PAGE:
In the current fashion industry, where being thin is celebrated and curves are ignored, there’s finally a breath of fresh air.

Last month, on Vogue’s September issue, a teaser ad appeared that showed silhouettes of curvy women with the hashtag #PlusIsEqual. It stirred some controversy because in the entire 832-page magazine, that was the only section with models who were plus-sized.

This month, the ad became a full-on campaign. At the New York Fashion Week, Lane Bryant fully unveiled the campaign, which features some of the industry’s top plus-sized models: Precious Lee, Sabina Karisson, Ashley Graham, Justine Legault, Candice Huffine and Georgia Pratt.

They also launched a website for the campaign, which shows the model and gives some interesting facts about curvaceous women. For instance, according to the website, over 67% of women in the US are plus-sized (From 14 to 34). However, the media hardly ever represents them.

This is a clear case of inequality and discrimination, and the worst thing is, it’s been getting worse over the past few years. In 1995, models on average weighed 8% less than the average American woman. By 2012, however, the average model weighed 23% less than the average American woman. As a result, over 92% of plus-sized women rightly feel that the media grossly under-represents them.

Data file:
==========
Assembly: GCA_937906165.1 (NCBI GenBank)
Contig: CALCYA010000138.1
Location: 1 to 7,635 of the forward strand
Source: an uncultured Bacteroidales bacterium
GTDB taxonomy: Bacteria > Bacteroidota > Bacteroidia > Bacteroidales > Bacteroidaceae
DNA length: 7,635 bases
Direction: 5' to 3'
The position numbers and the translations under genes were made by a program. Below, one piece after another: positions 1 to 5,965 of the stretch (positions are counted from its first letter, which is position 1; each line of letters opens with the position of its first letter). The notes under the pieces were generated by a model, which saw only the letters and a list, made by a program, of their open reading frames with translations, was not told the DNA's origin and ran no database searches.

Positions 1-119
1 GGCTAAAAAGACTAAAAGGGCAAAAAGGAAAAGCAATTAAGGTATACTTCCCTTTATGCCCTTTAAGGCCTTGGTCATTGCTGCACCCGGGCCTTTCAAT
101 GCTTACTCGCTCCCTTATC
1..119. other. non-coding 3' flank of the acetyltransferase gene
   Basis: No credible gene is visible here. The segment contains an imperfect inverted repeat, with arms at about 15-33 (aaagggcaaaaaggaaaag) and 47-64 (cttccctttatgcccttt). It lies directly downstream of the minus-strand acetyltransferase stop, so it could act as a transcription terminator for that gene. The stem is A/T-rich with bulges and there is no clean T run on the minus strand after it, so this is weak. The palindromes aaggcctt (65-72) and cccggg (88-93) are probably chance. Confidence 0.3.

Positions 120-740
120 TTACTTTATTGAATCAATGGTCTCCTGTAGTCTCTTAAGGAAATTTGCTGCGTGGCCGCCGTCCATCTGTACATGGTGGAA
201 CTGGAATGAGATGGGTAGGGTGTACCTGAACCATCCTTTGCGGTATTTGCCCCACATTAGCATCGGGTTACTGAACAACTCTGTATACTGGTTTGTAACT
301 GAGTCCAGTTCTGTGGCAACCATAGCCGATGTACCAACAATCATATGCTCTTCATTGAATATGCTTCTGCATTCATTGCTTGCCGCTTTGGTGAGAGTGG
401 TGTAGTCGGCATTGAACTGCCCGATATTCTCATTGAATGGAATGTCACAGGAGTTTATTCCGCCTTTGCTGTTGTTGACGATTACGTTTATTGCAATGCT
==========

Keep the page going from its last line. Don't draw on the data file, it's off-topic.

Linda Heasley, who heads Lane Bryant, believes that there needs to be more dramatic progress in giving curvaceous women higher representation in the fashion industry. That’s why her brand, which is 110 years old, is openly supporting this change (oh, and the company tagline reads “It’s time for change”).

What Lane Bryant is doing is long overdue. Beauty standards have become increasingly difficult for the average woman to attain; just look at 1960s pinup models and compare them to the skinny ones we have today.

The size of one’s body should never be used as the standard for determining whether or not you’re beautiful. And lots of people outside the fashion industry acknowledge this. On Twitter, the hashtag went viral, reaching over 2 million people. More companies should emulate Lane Bryant. Check out their ad: